WATER, BLOOD, AND THICKER THINGS
VICTOR readjusted the shovels on his shoulder and stepped gingerly over an old, half-sunken grave. His trench billowed faintly, brushing the tops of tombstones as he made his way through Merit Cemetery, humming as he went. The sound carried like wind through the dark. It made Sydney shiver in her too big coat and her rainbow leggings and her winter boots as she trudged along behind him. The two looked like ghosts as they wove through the graveyard, both blond and fair enough to pass for siblings, or perhaps father and daughter. They were neither, but the resemblance certainly came in handy since Victor couldn’t very well tell people he’d picked up the girl on the side of a rain-soaked road a few days before. He’d just broken out of jail. She’d just been shot. A crossing of fates, or so it seemed. In fact, Sydney was the only reason Victor was beginning to believe in fate at all.
He stopped humming, rested his shoe lightly on a tombstone, and scanned the dark. Not with his eyes so much as with his skin, or rather with the thing that crept beneath it, tangled in his pulse. He might have stopped humming, but the sensation never did, keeping on with a faint electrical buzz that only he could hear and feel and read. A buzz that told him when someone was near.
Sydney watched him frown slightly.
“Are we alone?” she asked.
Victor blinked, and the frown was gone, replaced by the even calm he always wore. His shoe slid from the gravestone. “Just us and the dead.”
They made their way into the heart of the cemetery, the shovels tapping softly on Victor’s shoulder as they went. Sydney kicked a loose rock that had broken off from one of the older graves. She could see that there were letters, parts of words, etched into one side. She wanted to know what they said, but the rock had already tumbled into the weeds, and Victor was still moving briskly between the graves. She ran to catch up, nearly tripping several times over the frozen ground before she reached him. He’d come to a stop, and was staring down at a grave. It was fresh, the earth turned over and a temporary marker driven into the soil until a stone one could be cut.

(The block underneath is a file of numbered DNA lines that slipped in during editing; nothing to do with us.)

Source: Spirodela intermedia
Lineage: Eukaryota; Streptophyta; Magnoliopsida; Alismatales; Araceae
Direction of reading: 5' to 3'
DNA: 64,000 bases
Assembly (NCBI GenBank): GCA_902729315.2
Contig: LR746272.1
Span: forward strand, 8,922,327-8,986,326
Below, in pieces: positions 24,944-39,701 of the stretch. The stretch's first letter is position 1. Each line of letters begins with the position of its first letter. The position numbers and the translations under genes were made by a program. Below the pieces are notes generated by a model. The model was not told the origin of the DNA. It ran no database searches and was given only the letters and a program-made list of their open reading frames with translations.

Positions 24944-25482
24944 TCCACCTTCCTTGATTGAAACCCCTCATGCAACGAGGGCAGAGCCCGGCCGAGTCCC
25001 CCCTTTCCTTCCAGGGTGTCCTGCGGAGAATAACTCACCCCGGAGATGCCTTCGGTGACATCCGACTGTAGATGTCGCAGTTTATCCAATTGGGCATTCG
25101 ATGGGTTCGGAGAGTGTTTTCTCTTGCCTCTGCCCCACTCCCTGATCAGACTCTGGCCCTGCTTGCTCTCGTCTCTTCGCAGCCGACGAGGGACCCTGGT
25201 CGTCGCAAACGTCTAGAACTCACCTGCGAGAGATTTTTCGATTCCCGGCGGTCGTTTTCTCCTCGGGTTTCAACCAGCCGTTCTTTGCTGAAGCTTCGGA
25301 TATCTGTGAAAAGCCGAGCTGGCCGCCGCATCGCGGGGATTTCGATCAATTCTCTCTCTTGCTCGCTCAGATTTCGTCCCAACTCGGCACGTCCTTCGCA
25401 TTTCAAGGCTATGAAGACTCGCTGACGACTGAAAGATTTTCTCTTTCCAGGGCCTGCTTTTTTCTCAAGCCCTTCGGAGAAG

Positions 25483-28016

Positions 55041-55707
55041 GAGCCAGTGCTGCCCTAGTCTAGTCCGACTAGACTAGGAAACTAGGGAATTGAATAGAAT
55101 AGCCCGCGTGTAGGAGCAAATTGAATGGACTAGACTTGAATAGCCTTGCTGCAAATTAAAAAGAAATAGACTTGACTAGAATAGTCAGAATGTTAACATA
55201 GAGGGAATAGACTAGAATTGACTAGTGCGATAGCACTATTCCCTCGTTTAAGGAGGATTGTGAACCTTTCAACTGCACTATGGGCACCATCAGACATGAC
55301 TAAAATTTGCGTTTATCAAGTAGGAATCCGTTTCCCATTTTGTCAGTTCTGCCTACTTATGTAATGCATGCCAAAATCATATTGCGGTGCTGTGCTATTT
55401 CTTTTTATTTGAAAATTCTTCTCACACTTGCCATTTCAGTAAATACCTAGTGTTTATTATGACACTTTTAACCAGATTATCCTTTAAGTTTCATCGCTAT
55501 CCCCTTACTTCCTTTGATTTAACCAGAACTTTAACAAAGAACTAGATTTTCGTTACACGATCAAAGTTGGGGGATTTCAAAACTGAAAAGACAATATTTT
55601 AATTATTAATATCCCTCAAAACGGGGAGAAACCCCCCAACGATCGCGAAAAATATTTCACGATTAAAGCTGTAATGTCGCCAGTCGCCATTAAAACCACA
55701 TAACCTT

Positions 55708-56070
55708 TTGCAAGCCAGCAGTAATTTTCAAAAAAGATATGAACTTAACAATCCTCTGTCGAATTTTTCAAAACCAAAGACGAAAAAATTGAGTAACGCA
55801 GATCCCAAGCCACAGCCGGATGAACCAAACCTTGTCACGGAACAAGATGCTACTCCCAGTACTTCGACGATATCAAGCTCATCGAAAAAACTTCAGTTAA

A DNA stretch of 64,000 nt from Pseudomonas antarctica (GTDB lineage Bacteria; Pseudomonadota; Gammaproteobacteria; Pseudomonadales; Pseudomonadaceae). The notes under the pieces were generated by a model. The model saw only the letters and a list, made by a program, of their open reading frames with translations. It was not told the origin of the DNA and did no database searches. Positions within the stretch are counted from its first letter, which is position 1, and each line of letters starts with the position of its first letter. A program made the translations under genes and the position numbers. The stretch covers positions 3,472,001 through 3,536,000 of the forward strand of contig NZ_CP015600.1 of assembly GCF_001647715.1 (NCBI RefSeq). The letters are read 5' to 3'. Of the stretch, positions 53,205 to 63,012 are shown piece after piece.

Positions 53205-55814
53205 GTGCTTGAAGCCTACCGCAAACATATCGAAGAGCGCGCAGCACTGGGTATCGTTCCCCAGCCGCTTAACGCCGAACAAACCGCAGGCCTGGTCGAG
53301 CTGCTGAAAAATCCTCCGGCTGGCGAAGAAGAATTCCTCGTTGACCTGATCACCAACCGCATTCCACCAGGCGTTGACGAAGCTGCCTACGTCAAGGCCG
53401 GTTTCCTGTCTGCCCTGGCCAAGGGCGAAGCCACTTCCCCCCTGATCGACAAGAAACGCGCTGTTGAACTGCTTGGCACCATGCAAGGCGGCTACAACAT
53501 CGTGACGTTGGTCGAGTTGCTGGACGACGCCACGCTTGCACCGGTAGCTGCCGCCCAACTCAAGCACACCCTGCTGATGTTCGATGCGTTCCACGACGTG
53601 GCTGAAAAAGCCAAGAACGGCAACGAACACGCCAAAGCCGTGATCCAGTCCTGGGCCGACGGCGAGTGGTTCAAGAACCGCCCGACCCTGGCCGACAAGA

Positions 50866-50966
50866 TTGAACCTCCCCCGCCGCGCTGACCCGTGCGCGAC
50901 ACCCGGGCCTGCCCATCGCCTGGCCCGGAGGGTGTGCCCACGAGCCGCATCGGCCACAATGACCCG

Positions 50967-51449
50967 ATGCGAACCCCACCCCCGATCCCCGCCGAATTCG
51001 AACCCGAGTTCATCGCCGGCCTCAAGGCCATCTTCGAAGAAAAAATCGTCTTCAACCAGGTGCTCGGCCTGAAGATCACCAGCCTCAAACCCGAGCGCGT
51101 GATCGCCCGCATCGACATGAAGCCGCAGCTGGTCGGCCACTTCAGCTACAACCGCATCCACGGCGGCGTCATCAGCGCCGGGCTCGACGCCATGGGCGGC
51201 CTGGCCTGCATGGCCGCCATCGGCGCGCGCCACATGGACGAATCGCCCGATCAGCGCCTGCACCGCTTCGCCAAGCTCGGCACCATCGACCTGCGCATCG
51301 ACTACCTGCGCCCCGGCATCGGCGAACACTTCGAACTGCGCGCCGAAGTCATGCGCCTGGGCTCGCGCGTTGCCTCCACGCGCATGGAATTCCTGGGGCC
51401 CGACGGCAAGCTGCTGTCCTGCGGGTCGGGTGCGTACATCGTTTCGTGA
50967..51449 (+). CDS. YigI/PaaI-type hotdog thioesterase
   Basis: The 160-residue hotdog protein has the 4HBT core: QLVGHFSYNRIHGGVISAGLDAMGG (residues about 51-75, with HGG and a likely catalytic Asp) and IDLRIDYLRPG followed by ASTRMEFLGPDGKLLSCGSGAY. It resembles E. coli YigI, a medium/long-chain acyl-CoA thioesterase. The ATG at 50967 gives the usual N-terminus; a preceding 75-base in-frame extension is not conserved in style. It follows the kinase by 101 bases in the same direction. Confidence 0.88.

Sydney made a noise, a small groan of discomfort that had nothing to do with the biting cold. Victor glanced back and offered her the edge of a smile.
“Buck up, Syd,” he said casually. “It’ll be fun.”
Truth be told, Victor didn’t care for graveyards, either. He didn’t like dead people, mostly because he had no effect on them. Sydney, conversely, didn’t like dead people because she had such a marked effect on them. She kept her arms crossed tightly over her chest, one gloved thumb rubbing the spot on her upper arm where she’d been shot. It was becoming a tic.
Victor turned and sunk one of the spades into the earth. He then tossed the other one to Sydney, who unfolded her arms just in time to catch it. The shovel was almost as tall as she was. A few days shy of her thirteenth birthday, and even for twelve and eleven twelfths, Sydney Clarke was small. She had always been on the short side, but it certainly didn’t help that she had barely grown an inch since the day she’d died.
Now she hefted the shovel, grimacing at the weight.
“You’ve got to be kidding me,” she said.
“The faster we dig, the faster we get to go home.”
Home wasn’t home so much as a hotel room stocked only with Sydney’s stolen clothes, Mitch’s chocolate milk, and Victor’s files, but that wasn’t the point. At this moment, home would have been any place that wasn’t Merit Cemetery. Sydney eyed the grave, tightening her fingers on the wooden grip. Victor had already begun to dig.